Got The Seasonal Blues? You May Have SAD
Seasonal Affective Disorder, or SAD, is a form of depression that occurs in annual cycles due to the change in seasons. It is more commonly associated with the onset of winter; however, there are rare instances where people experience cases of “summer depression”.
“SAD is a very real disorder for people at risk. These would be those with a family history of the disorder, or those who have pre-existing mental health disturbances. It is classified under major depressive disorder and it should be regarded as a form of atypical clinical depression rather than a separate disease entity.” Says Dr Ryan Fuller, MBBCh, MRCPsych, CST, Psychiatry.
It is important to remember that while we are all affected to some degree by the change in season – for example we may eat a little more or tend to sleep longer – individuals with SAD will experience a much greater effect on their mood or levels of energy, to the extent that it has a significant impact on their day-to-day lives.
SAD is of greater prevalence in countries further away from the equator, which experience shorter daylight hours during winter.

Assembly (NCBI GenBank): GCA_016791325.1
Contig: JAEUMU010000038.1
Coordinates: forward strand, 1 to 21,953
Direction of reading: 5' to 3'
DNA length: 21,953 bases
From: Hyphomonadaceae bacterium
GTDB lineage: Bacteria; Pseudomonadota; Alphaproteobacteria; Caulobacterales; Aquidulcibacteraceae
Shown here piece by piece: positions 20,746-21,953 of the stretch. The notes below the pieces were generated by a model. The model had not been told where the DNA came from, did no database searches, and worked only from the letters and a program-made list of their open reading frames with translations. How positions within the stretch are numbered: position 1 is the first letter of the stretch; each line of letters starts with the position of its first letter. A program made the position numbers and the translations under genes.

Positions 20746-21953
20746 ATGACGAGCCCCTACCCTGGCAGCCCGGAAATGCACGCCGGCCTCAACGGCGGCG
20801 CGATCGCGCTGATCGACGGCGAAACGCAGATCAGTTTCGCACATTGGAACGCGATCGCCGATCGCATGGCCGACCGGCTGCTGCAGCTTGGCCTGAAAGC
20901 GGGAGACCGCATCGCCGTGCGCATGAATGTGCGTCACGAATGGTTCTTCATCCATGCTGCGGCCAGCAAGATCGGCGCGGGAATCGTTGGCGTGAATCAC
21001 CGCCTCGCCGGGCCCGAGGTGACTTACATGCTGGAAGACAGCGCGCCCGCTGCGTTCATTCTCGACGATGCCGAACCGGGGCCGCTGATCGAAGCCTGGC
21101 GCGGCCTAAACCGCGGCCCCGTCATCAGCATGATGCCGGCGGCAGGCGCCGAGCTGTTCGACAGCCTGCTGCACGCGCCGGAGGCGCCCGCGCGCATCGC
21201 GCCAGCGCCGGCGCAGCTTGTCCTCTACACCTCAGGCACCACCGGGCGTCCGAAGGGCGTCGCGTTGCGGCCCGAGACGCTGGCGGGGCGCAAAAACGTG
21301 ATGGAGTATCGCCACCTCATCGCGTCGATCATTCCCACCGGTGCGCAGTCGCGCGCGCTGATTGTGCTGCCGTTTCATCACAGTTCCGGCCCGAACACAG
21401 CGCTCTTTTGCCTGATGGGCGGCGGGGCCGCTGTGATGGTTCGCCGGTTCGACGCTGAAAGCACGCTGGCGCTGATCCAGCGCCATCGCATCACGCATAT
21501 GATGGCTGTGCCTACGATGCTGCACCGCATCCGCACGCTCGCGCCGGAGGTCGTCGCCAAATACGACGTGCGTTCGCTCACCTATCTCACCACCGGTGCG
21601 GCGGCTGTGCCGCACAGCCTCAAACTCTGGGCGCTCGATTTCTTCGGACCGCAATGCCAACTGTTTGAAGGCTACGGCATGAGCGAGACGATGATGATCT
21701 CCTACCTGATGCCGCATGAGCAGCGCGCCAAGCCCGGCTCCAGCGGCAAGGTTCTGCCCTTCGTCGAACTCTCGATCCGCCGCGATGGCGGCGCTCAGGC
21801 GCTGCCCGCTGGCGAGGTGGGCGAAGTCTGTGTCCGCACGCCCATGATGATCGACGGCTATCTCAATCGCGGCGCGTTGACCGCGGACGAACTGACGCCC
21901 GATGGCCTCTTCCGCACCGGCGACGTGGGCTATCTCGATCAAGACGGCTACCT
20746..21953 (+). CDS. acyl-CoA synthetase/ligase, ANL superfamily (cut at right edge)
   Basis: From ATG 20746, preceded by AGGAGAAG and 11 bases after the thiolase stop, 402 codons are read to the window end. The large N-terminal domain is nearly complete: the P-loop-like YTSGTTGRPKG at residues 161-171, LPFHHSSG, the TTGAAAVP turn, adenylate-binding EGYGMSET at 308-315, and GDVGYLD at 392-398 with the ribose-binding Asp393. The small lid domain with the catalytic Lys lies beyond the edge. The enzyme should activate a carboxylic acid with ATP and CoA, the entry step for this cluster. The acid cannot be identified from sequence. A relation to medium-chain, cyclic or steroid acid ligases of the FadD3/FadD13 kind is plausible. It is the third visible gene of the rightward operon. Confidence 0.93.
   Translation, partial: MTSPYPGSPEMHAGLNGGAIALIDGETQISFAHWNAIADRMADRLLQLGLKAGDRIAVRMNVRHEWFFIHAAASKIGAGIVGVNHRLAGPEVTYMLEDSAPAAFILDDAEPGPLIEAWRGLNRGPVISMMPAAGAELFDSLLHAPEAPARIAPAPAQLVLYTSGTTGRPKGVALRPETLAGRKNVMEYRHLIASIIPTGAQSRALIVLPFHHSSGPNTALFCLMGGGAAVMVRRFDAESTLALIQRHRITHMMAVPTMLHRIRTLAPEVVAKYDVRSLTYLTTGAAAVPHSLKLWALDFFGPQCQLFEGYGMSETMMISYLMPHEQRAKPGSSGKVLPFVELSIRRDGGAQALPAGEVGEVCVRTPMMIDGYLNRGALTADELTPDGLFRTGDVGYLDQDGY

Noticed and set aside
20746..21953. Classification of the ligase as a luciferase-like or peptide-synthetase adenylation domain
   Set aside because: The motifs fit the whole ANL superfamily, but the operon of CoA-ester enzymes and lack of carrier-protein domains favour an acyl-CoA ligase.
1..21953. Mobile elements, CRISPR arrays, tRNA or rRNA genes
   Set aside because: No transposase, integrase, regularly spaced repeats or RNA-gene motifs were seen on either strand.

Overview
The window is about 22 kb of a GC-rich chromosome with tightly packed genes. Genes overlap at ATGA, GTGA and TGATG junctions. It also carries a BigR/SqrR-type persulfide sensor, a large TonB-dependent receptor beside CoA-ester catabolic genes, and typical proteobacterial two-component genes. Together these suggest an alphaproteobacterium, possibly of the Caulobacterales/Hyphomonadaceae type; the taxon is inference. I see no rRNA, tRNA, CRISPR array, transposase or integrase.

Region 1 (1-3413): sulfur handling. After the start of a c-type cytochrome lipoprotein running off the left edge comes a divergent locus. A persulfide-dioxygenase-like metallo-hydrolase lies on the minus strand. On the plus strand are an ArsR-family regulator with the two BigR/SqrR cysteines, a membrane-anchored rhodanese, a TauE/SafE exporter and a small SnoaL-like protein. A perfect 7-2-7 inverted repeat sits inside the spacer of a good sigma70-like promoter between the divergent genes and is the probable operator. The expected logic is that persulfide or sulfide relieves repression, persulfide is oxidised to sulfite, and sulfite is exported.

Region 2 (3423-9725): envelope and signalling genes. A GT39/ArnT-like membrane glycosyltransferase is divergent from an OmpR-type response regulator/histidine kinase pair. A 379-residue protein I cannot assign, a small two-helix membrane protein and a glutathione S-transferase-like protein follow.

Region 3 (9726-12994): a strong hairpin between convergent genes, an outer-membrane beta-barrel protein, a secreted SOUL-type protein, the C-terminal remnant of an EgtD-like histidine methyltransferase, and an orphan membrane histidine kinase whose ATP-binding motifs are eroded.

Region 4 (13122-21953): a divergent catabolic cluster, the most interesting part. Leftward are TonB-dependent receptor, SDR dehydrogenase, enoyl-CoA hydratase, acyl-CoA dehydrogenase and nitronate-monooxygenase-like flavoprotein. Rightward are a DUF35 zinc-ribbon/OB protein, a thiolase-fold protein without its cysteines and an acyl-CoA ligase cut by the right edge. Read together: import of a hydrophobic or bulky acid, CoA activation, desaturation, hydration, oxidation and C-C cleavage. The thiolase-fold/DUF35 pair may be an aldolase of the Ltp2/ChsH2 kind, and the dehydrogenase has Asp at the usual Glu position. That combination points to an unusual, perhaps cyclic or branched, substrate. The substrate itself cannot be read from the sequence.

What are the Symptoms of SAD?
The symptoms of SAD come and go at the same time every year and are closely associated with a specific season. They are:
- Feeling sad, grumpy, moody, or anxious.
- Losing interest in your usual activities.
- Eating more and craving carbohydrates.
- Gaining weight.
- Sleeping more but still feeling tired.
- Having trouble concentrating.
What Causes SAD?
“There is no doubt that certain individuals have sensitivity to sunlight and suffer with depressive symptoms that impair their functionality, during the winter months, as a direct result of this.” Says Dr Fuller.
While it remains unclear what the exact cause of SAD is, experts link it to the triggering of hormones made deep within the brain which affect mood changes at certain times of year. This is most commonly linked to the brain/body’s response to a lack of sunlight. When our levels of exposure to sunlight are lowered our brain produces less serotonin. Serotonin is important to the neurological pathways that affect mood. Depression is as a result of these pathways not functioning properly.
“There appears to be a link to the hypothalamic–pituitary–adrenal axis. This influences the neuro-transmitters that regulate mood, specifically; melatonin, serotonin and possibly the reproductive hormones in females.” Says Dr Fuller.
Dr Ryan Fuller goes on to explain that a pre-existing psychological disorder will also play a part in whether or not an individual develops SAD:
“20% of people with SAD have bipolar and the reverse is also true. Those with pre-existing psychological disorders will be at a higher risk of developing SAD as most severe and enduring mental health disorders are associated with social isolation and maladaptation to external stressors. These individuals are less resilient and tend to be more brittle such that seasonal change, may trigger depressive episodes.”